Excerpt from Mars as the Abode of Life, by Tranquility Adams, as presented by H. E. Bergeron
Art by Luke Spooner
It is not, in my opinion, at all hyperbolic to say that mankind would never have reached Mars, or, at the very least, that mankind would not have reached Mars in this century, without the vision and leadership of Konstantin Tsiolkovsky. On Earth, the titanic conflicts between warring technophiles often eclipse the achievements of humans without an Affinity for technology, but all records indicate that Tsiolkovsky was not a madboy, just a man determined to escape the incessant conflicts plaguing humanity’s home planet–a man who dreamed of the stars.
Tsiolkovsky’s original rocket designs were based on objective physics, which would not have been sufficient to reach space in his lifetime. However, he published several papers through the University Network, and his work caught the attention of technophiles Hermann Oberth and Robert Goddard.
Oberth, an underling in the German empire, was obsessed with the idea of extraterrestrial intelligence. He claimed that he had discovered an alien “space ship,” and that his designs were derived from reverse-engineering the alien technology. Opinions remain divided on the truth of this claim, but most historians agree that it was an expression of the madness that affects most technophiles to a greater or lesser degree. There are no firsthand accounts of anyone besides Oberth seeing this so-called “space ship.”
Goddard was a Union scientist who spent many years working on weapons in the ongoing Union-Confederacy conflict. It was for this purpose that he developed the liquid propulsion systems that would become an integral part of the rocket design.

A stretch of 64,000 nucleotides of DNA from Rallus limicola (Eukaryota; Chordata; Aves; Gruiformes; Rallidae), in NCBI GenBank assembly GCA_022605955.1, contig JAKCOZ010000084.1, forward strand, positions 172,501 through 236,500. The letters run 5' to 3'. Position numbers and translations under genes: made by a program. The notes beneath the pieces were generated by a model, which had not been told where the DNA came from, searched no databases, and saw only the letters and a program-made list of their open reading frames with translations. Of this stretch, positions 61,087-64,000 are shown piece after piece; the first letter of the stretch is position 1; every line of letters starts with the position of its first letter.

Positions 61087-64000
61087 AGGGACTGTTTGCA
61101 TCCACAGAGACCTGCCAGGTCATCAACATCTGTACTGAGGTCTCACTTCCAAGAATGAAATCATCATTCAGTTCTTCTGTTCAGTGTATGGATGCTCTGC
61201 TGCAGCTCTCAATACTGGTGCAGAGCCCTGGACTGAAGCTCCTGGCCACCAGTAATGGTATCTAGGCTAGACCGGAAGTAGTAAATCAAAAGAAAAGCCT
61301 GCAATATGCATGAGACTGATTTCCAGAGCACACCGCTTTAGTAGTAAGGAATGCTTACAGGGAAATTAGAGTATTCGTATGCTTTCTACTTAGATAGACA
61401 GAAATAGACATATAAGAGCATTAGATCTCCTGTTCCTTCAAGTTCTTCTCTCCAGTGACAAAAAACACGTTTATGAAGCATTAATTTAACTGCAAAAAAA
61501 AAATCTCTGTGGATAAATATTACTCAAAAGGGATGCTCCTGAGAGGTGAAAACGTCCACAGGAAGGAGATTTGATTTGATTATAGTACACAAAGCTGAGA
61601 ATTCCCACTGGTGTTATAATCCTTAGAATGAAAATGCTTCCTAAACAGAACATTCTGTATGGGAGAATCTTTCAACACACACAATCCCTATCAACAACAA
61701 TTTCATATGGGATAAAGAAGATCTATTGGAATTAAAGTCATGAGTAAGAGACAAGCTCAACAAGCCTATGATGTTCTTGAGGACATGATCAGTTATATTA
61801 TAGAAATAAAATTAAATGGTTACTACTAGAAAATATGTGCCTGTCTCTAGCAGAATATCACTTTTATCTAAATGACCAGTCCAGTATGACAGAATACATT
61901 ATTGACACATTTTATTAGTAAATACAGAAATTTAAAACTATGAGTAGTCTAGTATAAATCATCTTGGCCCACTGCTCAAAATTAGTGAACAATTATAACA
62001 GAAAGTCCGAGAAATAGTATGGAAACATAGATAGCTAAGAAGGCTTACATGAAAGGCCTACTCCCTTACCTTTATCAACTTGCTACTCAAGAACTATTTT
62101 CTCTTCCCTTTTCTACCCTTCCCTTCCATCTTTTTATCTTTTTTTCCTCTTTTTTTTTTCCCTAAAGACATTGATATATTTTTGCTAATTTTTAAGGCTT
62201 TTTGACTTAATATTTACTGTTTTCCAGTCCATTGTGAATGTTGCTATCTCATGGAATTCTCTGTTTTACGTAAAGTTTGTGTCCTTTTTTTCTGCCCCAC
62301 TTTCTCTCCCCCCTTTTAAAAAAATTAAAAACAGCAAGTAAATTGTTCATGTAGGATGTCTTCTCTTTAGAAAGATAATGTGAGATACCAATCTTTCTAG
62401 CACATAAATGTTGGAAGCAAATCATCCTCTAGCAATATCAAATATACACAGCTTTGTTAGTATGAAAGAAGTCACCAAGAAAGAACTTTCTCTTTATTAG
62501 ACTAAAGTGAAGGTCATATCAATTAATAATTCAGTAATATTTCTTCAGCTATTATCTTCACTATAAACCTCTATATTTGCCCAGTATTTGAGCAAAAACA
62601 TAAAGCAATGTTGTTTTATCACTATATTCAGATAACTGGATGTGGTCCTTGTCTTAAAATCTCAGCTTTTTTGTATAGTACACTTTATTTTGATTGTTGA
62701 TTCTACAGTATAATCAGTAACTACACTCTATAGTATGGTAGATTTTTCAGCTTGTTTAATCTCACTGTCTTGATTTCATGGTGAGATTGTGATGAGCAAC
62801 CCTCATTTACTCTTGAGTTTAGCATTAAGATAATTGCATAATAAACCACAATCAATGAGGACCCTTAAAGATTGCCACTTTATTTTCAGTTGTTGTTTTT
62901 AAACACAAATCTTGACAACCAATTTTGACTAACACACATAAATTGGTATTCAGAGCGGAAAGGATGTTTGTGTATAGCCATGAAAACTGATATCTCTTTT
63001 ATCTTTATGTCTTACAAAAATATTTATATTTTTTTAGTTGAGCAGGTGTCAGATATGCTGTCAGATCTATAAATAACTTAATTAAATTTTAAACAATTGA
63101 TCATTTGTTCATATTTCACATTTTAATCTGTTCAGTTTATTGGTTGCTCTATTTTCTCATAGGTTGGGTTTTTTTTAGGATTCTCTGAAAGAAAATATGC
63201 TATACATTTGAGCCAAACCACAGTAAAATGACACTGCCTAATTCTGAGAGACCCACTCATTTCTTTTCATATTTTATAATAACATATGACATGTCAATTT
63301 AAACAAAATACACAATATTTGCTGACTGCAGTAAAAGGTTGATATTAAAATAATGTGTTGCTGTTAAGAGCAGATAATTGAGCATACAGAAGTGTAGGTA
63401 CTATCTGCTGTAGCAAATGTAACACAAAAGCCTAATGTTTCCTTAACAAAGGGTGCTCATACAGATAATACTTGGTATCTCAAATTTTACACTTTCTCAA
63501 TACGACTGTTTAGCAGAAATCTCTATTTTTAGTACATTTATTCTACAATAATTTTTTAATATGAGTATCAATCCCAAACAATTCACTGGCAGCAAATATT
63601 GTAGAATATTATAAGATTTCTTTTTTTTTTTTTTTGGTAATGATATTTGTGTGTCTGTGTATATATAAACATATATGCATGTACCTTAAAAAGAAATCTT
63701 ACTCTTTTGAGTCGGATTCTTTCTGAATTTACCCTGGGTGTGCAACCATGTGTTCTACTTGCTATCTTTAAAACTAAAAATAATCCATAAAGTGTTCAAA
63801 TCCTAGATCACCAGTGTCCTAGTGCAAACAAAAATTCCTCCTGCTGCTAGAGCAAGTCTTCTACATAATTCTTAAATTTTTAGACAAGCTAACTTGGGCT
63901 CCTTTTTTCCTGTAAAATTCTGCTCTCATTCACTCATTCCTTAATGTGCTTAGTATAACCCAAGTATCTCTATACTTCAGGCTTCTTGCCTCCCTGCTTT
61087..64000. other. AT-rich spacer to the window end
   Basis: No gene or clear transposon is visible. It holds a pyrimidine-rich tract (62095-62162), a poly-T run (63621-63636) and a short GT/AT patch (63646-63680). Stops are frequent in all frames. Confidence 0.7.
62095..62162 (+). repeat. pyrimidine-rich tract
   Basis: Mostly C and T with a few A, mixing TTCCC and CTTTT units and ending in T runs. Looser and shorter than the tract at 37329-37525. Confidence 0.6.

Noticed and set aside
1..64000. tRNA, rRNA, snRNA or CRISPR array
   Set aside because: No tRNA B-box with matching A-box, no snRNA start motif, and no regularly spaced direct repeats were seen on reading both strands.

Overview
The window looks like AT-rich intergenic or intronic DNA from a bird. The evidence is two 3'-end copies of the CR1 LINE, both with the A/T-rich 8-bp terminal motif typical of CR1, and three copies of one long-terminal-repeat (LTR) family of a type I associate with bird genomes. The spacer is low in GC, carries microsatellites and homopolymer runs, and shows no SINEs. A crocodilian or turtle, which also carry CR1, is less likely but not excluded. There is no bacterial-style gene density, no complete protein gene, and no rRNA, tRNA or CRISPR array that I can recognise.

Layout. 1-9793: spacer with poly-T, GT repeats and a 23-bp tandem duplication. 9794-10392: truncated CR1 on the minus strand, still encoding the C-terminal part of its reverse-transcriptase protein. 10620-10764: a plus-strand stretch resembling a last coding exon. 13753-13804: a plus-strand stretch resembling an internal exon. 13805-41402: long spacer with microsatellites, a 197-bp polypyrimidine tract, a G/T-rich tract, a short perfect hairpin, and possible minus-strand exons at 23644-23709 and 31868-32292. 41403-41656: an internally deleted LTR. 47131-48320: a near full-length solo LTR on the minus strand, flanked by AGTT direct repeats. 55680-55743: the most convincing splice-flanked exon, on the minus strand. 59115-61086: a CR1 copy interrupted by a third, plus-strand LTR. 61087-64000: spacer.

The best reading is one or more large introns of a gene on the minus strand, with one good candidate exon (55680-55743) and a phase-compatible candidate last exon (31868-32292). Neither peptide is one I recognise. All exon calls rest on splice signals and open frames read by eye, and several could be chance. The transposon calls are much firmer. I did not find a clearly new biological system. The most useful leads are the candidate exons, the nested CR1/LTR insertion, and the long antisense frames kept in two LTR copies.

The final member of the original team was the Baroness Emmy von Quistorp, noblewoman protector of the barony of Wyrzysk. Although her Affinity, if she had one, ran to strategy, planning, and organization rather than technology, she was an amateur astronomer, and Tsiolkovsky’s ideas enchanted her. She provided a safe haven in which to work and funding for the venture.
The first large-scale experiment was the launching of a rocket to the moon. The rocket was filled with large quantities of flash powder, which would ignite upon hitting the moon’s surface, creating a light bright enough to be observed from Earth through a good telescope. It was a success.
To read the rest of this story, check out the Mad Scientist Journal: Summer 2017 collection.
Tranquility Adams holds a doctorate in Applied Engineering from the University of Regalia. Although best known for her work on reverse-engineering the Maroth War Kings and her research into the nature of technological affinity in humans, she has published several historical works, including Mars as an Abode of Life and Messenger Birds to Clockwork Horses: The Evolution of Automated Fauna.
H. E. Bergeron, in addition to writing, is partial to calligraphy pens, dragons, and tabletop roleplaying, but has found some time in between all that to create prose, other examples of which can be found in the anthology Once & Now and the magazine Vitality. @HEBergeron also exists on Twitter, but mostly posts opinions on books and pictures of tea.
Luke Spooner, a.k.a. ‘Carrion House,’ currently lives and works in the South of England. Having recently graduated from the University of Portsmouth with a first class degree, he is now a full time illustrator for just about any project that piques his interest. Despite regular forays into children’s books and fairy tales, his true love lies in anything macabre, melancholy, or dark in nature and essence. He believes that the job of putting someone else’s words into a visual form, to accompany and support their text, is a massive responsibility, as well as being something he truly treasures. You can visit his web site at www.carrionhouse.com.
“A Brief History of the Human Colonization of Mars” is © 2017 H. E. Bergeron
Art accompanying story is © 2017 Luke Spooner